House Move

AndyJ

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Hey folks.

I had surgery on my back in June in an attempt to fix the long-standing degenerative disk disease issue that I have. It’s not certain to have been resolved and I’ve certainly had no guarantees from the surgeon that it has been but I have been told that the surgery is a stop gap not a cure so it will come back again in the future. My wife and I have decided to downsize our home to something that will be easier for her to manage in the future so I’ve got to start thinking about my trees in the ground.

I’ve got some Japanese Maples, an English Yew, a Scots Pine, a Chamaecyparis Boulevard, a small Hinoki Cypress and an English Oak. We anticipate moving later this year (November / December) and I’d like to take as many of my trees with me as possible. I’ve moved garden shrubs around in autumn many times - it’s often suggested to be the best time isn’t it because of the warm soil - but what about moving ground planted trees into pots? Is it ok to lift everything later in September / October and plant in pots? What compost would you recommend? I’ve seen some folks talk about repotting pines and yews in late summer - does this work or should I just do everything in autumn? Or should I do some of them now?

Many thanks,

Andy
 

AndyJ

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Hey Peace. I’m not sure I’ll be able to time it so that I can lift everything and transplant it within the window between moving out and moving in. I’ve had some of these “trunks” growing now for a few years and really don’t want to lose any
 

HorseloverFat

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Sorry for your plight man. It is hard on us when we find out we can't do what we have always done.
Backs, lungs, hearts etc. , we all get there.
Some of us fry out organs EARLY.
;)

I also feel for OP’s situation..

What kind of “support system” are you working with, Andy?
 

HorseloverFat

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I MOSTLY meant about “grunt-work”!

You appear to be mentally sound enough that I wouldn’t need to inquire about the other.

But if needed, I am always here to talk... this goes for ANY ONE.... seriously.

🤓
 

AndyJ

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Ha ha!! 🤣😂 I am lucky to have three strong sons, Horse, who are all going to be roped in to the grafting! Just don’t know what to lift and when
 

HorseloverFat

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Ha ha!! 🤣😂 I am lucky to have three strong sons, Horse, who are all going to be roped in to the grafting! Just don’t know what to lift and when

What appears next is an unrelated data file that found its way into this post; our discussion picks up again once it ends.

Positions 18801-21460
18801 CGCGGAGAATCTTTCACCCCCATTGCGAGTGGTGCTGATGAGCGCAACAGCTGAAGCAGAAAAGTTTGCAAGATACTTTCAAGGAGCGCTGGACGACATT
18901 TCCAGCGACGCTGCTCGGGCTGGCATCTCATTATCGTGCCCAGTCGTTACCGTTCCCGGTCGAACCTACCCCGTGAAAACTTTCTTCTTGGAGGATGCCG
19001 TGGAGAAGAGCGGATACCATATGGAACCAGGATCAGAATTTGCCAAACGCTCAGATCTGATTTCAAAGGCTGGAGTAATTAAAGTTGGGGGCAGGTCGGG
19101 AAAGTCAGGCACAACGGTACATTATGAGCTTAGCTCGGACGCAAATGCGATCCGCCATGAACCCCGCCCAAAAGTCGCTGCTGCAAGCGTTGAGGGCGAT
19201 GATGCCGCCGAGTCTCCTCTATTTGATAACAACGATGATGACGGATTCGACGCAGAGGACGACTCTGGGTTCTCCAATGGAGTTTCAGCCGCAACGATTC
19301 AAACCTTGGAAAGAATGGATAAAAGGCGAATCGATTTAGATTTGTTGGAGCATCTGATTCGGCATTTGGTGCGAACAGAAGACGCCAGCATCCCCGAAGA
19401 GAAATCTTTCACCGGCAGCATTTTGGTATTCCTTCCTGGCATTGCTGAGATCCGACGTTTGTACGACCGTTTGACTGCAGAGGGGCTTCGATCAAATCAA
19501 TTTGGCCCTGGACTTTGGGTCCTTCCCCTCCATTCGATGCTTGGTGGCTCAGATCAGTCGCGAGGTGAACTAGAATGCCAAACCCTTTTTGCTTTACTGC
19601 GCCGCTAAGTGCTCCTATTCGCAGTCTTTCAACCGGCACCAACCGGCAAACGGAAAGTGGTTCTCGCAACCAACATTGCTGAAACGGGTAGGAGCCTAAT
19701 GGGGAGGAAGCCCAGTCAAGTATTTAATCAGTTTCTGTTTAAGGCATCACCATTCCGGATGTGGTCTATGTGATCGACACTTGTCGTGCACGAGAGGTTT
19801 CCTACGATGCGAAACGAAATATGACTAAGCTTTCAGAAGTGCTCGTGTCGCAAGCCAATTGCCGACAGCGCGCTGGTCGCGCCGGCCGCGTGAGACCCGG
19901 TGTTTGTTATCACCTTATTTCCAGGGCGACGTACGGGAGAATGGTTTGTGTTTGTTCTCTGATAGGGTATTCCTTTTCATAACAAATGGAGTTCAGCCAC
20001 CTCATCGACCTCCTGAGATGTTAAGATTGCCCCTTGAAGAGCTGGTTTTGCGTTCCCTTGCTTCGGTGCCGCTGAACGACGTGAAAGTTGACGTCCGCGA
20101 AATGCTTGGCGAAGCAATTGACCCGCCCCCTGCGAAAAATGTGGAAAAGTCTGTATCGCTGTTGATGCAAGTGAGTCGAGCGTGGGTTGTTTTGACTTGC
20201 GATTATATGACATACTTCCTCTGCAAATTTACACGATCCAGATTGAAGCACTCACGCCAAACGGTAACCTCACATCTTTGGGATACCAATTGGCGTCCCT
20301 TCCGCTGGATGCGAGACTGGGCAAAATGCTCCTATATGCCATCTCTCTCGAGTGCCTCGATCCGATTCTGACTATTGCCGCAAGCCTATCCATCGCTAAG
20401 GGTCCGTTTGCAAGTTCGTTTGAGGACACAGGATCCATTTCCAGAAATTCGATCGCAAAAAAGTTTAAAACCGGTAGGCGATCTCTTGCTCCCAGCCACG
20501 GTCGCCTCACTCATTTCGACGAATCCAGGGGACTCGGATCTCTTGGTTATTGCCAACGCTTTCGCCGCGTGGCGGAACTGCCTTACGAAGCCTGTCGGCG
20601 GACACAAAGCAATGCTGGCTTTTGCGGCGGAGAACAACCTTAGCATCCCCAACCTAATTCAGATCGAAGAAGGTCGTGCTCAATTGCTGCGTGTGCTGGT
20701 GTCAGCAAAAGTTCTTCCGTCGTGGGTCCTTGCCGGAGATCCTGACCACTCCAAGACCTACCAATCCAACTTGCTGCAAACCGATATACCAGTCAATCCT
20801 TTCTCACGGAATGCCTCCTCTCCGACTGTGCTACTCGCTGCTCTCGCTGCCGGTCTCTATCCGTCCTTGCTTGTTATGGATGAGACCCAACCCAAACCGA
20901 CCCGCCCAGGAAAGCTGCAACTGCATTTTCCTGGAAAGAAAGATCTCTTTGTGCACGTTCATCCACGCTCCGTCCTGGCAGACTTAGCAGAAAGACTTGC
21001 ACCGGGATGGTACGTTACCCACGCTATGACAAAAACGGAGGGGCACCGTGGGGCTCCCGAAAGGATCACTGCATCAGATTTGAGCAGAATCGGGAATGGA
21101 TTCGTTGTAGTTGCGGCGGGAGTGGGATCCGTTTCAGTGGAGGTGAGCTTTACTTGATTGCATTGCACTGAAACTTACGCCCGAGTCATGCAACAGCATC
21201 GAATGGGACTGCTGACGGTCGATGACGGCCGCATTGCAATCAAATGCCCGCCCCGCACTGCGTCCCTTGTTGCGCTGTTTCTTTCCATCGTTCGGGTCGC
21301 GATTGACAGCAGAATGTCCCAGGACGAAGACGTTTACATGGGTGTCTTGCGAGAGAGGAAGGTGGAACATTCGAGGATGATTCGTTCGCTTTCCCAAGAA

I, also, have three sons... 10, 5, and 7 months...🤣 Already, the 10 and 5 year-olds take a portion of my “grunt work”.. they LOVE it.

If your new property has a garage/shed... would it be wise to pull ALL trees after leaf drop, bag them, and stick em in “coldframe”?
 

AndyJ

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I could do that - maybe put them with my eldest son at his house. Will it be OK lifting pines and yews in autumn?
 

Paradox

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I could do that - maybe put them with my eldest son at his house. Will it be OK lifting pines and yews in autumn?

Should be ok yes but you are going to want to either get them back in the ground ASAP or give them winter protection. If you put them in a shed, you're going to have to make sure they don't dry out over the winter. You may not want to wet the floor of the shed.

You could also mulch them against the north (preferably) side of the house, or just place them against the house and bury the root balls
 

AndyJ

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Should be ok yes but you are going to want to either get them back in the ground ASAP or give them winter protection. If you put them in a shed, you're going to have to make sure they don't dry out over the winter. You may not want to wet the floor of the shed.

You could also mulch them against the north (preferably) side of the house, or just place them against the house and bury the root balls

That sounds like solid advice and might be my best bet. The Scots pine and English yew are about 6-7 years old and have started to develop nice trunks and I really don't want to lose them.

Thanks for your thoughts gents
 

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